Genesis 6:9-22 Exploring the Passage

Below are some preliminary questions to assist in the study of this passage. For a comprehensive study of the passage, download the Study Guide (PDF download).

Note: For more information relevant to this present passage of Genesis six, see the accompanying Appendix (PDF download) that provides the complete Scripture text of Genesis 7:1-8:22 and also deals with the topic: The Universality of the Genesis Flood.

1. What kind of people does Peter describe in 2 Peter 3:3 (printed below?)

You may be sure that in the last days scoffers will come, expressing their scoffing, and living for their own evil desires. (2 Peter 3:3)

Peter describes them as “scoffers who express their scoffing.” As the years have passed by these people have become emboldened to express their unbelief in the promise that our Lord Jesus will return in glory and judgment. Now they are vocally raising the question, Where is the fulfillment of the promise of His coming? They are further described as “living for their own evil desires.” The “delay” in Christ’s return has emboldened them to live for their lusts; they have convinced themselves that there will not be a day of just retribution.

2. Describe the reasoning of these people as Peter relates it to us in 2 Peter 3:4 (printed below).

They will say, “Where is the fulfillment of the promise that he will come? From the time the fathers fell asleep in death everything goes on as it has since the beginning of the creation.” (2 Peter 3:4)

Peter provides for us an outline of their argument. They point out that 30-35 years have passed since Christ’s ascension, and nothing has happened; if He were coming back He would have done so by now. (Their mistake was the fact that they sought to hold God to a humanly conceived timetable.) Indeed, their argument continues, from the day the fathers died, all things have continued as they were; i.e.; since the time of Abraham, Isaac and Jacob, nothing has happened. (But what about the mighty acts of God in the days of Moses and Joshua? What about the mighty acts of God surrounding the birth, death, and resurrection of our Lord Jesus?) Indeed, they continued, all things continue as they were from the beginning of the creation. That is to say, since the time God created the world there has been a consistent and unbroken uniformity: the earth has continued the same and undergone no change since its inception.

3. According to Peter, what do these men intentionally forget? See 2 Peter 3:5-6 (printed below)

But this they intentionally forget; namely, that long ago there were heavens and an earth formed out of the water and in the midst of the water by the word of God. (6) By those same waters the world of that time was destroyed, being deluged with water. (2 Peter 3:5-6)

Peter refutes their argument by asserting that there is something they intentionally forget, the cataclysmic flood in the days of Noah. Peter asserts that the Flood was of such tremendous and cataclysmic proportions that it must be described as bringing to an end the world that existed at that time (2 Peter 3:5). When God first created the earth, its surface was covered with water (Genesis 1:2). On Day Three of the creation week God caused the lower body of water to gather together to form a vast sea, receding to its appointed location and thereby causing a great landmass of earth to appear (Genesis 1:9-10). Peter goes on to remind us, “by those same waters the world of that time was destroyed, being deluged with water.” Peter is, of course, referring to the cataclysmic flood in the days of Noah.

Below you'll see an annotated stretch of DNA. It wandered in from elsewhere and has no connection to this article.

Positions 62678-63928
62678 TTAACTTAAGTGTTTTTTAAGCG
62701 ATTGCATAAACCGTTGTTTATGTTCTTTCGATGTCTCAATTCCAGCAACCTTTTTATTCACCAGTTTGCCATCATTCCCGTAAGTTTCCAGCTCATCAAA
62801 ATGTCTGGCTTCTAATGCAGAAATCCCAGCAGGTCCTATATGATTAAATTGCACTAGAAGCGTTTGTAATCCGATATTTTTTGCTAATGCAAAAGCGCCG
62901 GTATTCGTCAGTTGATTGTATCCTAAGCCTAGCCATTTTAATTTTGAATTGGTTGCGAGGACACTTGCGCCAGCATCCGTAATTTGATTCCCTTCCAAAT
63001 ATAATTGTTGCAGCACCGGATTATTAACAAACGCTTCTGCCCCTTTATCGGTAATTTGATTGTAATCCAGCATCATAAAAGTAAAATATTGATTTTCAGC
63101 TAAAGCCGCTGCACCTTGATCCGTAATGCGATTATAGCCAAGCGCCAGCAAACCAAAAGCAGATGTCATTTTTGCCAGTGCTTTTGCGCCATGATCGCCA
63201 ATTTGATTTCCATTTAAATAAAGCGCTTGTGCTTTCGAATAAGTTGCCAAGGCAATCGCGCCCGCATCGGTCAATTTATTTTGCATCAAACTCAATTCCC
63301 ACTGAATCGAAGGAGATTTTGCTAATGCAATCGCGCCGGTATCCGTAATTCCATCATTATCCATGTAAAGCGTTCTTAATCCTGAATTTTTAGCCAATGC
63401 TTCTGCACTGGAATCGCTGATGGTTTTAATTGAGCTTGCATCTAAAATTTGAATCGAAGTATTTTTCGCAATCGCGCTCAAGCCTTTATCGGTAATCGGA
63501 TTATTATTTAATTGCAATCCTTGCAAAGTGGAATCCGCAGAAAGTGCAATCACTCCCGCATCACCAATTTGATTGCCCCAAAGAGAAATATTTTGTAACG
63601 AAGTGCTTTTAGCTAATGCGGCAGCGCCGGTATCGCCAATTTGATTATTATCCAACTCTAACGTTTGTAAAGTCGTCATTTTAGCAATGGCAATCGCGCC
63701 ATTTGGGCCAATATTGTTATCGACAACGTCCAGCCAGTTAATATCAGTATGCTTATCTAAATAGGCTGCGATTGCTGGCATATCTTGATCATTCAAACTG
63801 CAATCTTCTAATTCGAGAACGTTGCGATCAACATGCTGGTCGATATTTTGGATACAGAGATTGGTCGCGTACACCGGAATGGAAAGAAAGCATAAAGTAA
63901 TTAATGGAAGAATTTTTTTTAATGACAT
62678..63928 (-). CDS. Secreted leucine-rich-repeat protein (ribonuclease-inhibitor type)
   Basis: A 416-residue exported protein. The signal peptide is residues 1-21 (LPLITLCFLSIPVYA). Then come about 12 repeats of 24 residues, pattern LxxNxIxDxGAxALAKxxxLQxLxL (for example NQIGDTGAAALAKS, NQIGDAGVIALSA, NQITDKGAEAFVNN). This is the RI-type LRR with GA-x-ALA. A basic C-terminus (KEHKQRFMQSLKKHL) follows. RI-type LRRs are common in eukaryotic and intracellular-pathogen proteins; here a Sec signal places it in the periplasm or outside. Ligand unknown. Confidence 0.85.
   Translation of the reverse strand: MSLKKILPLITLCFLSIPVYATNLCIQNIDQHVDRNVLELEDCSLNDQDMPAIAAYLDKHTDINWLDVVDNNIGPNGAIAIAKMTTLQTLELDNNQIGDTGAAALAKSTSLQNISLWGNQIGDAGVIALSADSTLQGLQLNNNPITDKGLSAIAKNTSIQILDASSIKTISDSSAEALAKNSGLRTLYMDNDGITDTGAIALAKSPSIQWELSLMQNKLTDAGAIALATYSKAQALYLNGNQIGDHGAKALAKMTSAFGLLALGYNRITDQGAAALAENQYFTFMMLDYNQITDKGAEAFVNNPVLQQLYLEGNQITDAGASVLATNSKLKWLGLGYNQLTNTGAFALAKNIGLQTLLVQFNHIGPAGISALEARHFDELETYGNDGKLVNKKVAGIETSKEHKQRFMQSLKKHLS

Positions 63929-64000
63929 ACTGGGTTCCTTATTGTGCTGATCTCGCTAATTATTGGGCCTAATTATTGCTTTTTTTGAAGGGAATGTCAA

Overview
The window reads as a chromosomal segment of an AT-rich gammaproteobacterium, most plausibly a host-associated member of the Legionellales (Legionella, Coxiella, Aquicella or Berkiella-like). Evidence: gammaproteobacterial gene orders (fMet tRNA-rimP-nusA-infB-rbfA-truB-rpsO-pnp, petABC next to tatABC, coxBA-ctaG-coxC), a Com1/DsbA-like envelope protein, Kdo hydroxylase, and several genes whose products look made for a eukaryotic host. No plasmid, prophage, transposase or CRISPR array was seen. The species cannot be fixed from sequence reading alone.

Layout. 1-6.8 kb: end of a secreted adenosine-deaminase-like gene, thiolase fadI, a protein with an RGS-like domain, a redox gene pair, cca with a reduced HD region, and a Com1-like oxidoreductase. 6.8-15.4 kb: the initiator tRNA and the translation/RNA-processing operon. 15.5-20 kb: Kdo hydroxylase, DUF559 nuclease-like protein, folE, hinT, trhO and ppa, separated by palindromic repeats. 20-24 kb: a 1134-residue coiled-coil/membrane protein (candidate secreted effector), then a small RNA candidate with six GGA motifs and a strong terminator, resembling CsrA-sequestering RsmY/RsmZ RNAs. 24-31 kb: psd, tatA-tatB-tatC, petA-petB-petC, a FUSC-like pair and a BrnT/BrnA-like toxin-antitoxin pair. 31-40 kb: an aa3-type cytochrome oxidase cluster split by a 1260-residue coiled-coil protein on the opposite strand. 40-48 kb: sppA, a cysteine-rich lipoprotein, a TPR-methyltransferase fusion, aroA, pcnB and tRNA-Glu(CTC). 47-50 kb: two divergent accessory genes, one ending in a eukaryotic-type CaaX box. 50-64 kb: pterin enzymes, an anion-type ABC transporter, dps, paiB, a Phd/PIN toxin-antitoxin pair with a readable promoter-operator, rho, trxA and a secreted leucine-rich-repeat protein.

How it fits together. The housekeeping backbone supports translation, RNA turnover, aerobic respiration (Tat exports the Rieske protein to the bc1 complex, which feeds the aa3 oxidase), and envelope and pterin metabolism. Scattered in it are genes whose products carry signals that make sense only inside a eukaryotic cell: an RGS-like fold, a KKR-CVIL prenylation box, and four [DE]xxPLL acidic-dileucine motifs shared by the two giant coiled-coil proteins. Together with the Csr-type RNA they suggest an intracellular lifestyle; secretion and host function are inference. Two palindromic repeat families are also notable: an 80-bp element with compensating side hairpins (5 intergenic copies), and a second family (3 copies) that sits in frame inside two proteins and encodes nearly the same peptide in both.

4. List some of the things Peter tells us about the Lord in 2 Peter 3:8-10 (printed below).

Do not forget this one thing, beloved, namely, that with the Lord one day is like a thousand years and a thousand years is like one day. (9) The Lord is not negligent with regard to the promise, as some consider negligence; on the contrary, he is exhibiting great patience toward you. He does not desire anyone to perish, but all to come to repentance. (10) But the day of the Lord will come like a thief. On that day the heavens will disappear with a loud noise, and the elements will be destroyed by being burned up, and the earth together with the works that are in it will be exposed. (2 Peter 3:8-10)

Peter informs us that we cannot hold the Lord to a humanly constructed timetable, because “with the Lord one day is like a thousand years and a thousand years is like one day.” Furthermore, the Lord is not negligent—He is not careless, forgetful, or unreliable with regard to His promises. The fact that up until now the Lord has refrained from executing the final judgment is due to His mercy and patience: He does not desire for men to perish, therefore He is affording them the opportunity to repent. Finally, the Lord is faithful: in His appointed time both the judgment of the world and the redemption of His people shall be accomplished.

5. According to Peter, how is the Christian to conduct himself? See 2 Peter 3:11-13 (printed below)

Since everything will be destroyed in this way, what kind of people ought you to be?—You ought to live in holy conduct and godliness, (12) as you watch for and eagerly await the coming of the day of God. On that day the heavens will be destroyed by fire and the elements will be dissolved by the intense heat. (13) But, according to his promise, we are watching for a new heavens and a new earth in which righteousness resides. (2 Peter 3:11-13)

Being assured of the fact that the Lord will, indeed, visit the earth with a final judgment, we, as Christians, should be motivated to lead holy (pure) and godly (God-centered) lives. Furthermore, we should be watching for and eagerly awaiting the great day of God’s coming, for although it means the cataclysmic judgment of this present creation, it will also usher in the new heavens and new earth, the final kingdom of God’s righteous rule.